Read the CMS press release here. Our team is reviewing the rule and will publish a more detailed summary soon.
CMS Releases OPPS Final Rule. For CY 2024, CMS increased payment rates under the Hospital OPPS and the Ambulatory Surgical Center (ASC) Payment Systems by a factor of 3.1%. In continuation of an existing policy, hospitals and ASCs that fail to meet their respective quality reporting program requirements are subject to a 2% reduction in the CY 2024 fee schedule increase factor.
Read the CMS press release here and fact sheet here. Our team is reviewing the rule and will soon publish a more detailed summary.
CMS Releases 340B Remedy Final Rule. This rule is responsive to a Supreme Court of the United States opinion finding that the 2018 payment cuts were not consistent with CMS authority to set Medicare payments to hospitals for outpatient drugs.
CMS is finalizing its policy to make an additional payment to affected providers for 340B-acquired drugs as a one-time lump sum payment. Providers will not be able to bill beneficiaries for any cost sharing. CMS is also maintaining its budget neutral policy and implementing a $7.8 billion offset by adjusting the OPPS conversion factor by -0.5% starting in CY 2026 (which is a change from the proposed rule which had the offset starting in 2025). CMS will make this adjustment until the $7.8 billion is recouped, which CMS estimates will take 16 years.
Read the CMS fact sheet here. Our team is reviewing the rule and will publish a more detailed summary soon.
CMS Releases IDR Proposed Rule. The proposed rule results from recent federal district court litigation challenging batching rules and other aspects of the No Surprises Act’s implementation. The rule is open for comment until January 2, 2024.
Overall, the proposed rule would revise batching rules; require parties to improve communication during the open negotiation period; and make changes to the information that plans, issuers, providers, facilities and providers of air ambulance services must share before initiating the federal IDR process. The rule would also require plans and issuers to register with the federal IDR portal to help determine whether their coverage of an item or service is subject to a specified state law, an All-Payer Model Agreement or the federal IDR process.
Read the CMS press release here and the fact sheet here. Read our +Insight here.
CMS Releases Provider Information Blocking Disincentives Proposed Rule. The proposed rule would establish disincentives for providers who knowingly and unreasonably interfere with the access, exchange or use of electronic health information (called information blocking), as established under the 21st Century Cures Act. While the requirements have been effect for some time, to date no penalties have been established for providers determined by the OIG to have committed information blocking. Comments are due on January 2, 2024.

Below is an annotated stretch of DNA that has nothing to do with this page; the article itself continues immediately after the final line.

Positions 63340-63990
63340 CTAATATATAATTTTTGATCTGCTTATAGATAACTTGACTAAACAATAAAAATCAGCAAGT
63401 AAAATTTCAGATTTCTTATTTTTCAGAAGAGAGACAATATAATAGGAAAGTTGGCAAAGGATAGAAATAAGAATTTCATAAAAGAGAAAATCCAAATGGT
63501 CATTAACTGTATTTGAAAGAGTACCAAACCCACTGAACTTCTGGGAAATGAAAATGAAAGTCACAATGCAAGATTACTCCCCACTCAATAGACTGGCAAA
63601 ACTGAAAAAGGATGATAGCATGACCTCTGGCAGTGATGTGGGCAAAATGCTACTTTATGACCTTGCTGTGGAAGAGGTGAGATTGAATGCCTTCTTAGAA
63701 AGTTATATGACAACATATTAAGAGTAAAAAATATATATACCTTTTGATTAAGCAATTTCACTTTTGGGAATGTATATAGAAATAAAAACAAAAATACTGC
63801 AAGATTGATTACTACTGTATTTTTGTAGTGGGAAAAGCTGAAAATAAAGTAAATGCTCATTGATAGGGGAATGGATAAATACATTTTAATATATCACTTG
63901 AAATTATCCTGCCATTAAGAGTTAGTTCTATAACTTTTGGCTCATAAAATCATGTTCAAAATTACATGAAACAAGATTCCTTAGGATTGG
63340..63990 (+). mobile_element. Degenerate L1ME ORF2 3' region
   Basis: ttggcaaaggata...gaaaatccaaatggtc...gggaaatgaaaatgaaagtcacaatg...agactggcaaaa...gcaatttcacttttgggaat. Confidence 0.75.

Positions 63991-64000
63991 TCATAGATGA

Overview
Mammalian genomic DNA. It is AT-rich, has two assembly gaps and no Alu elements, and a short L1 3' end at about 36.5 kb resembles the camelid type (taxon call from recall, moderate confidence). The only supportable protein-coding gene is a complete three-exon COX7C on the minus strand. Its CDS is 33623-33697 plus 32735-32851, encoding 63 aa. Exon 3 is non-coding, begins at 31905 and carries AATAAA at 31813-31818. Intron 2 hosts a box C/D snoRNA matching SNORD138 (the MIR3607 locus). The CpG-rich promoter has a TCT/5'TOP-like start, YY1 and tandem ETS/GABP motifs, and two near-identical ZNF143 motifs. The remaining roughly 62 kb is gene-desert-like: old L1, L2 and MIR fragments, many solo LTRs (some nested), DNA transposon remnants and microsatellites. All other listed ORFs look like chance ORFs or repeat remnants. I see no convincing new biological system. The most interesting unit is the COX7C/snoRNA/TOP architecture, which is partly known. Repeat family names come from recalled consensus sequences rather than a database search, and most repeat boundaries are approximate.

With respect to the disincentives, CMS proposed the following:
- Hospitals and critical access hospitals (CAHs) would not be meaningful electronic health record (EHR) users under the Medicare Promoting Interoperability Program in an EHR reporting period if OIG determines that the hospital or CAH committed information blocking. As a result, a hospital would not be able to earn the three quarters of the annual market basket increase associated with qualifying as a meaningful EHR user, while a CAH would have its payment reduced to 100% of reasonable costs, from the 101% of reasonable costs it might have otherwise earned. CMS estimates that this proposal could result in a median disincentive amount of $394,353.
- Clinicians would not be meaningful EHR users under the Promoting Interoperability performance category of the Merit-based Incentive Payment System (MIPS) in a performance period if OIG determines that the clinician committed information blocking. Therefore, clinicians who are subject to MIPS and are required to report on the Promoting Interoperability performance category of MIPS would receive a zero score (the Promoting Interoperability category is 25% of the total MIPS score). CMS estimates that the median individual disincentive amount could be $686 for a clinician, while an estimated median group of six clinicians could see a loss of $4,116, with a range of $1,372 to $165,326 for group sizes ranging from two to 241 clinicians.
- For MSSP, CMS proposes that a healthcare provider that is an accountable care organization (ACO) or part of an ACO, if determined by OIG to have committed information blocking, would be barred from participating in the Shared Savings Program for at least one year. This may result in a healthcare provider being removed from an ACO or prevented from joining an ACO. Where a healthcare provider is an ACO, this would prevent the ACO’s participation in the Shared Savings Program.
CMS Releases ESRD Final Rule. CMS released the calendar year (CY) 2024 ESRD Prospective Payment System (PPS) final rule, which finalized a CY 2024 ESRD PPS base payment rate of $271.02. This increases total payments to ESRD facilities by approximately 2.1%. The rule also updated add-on payments related to ESRD care and made new quality program changes.
Read the CMS fact sheet here. Read our +Insight here.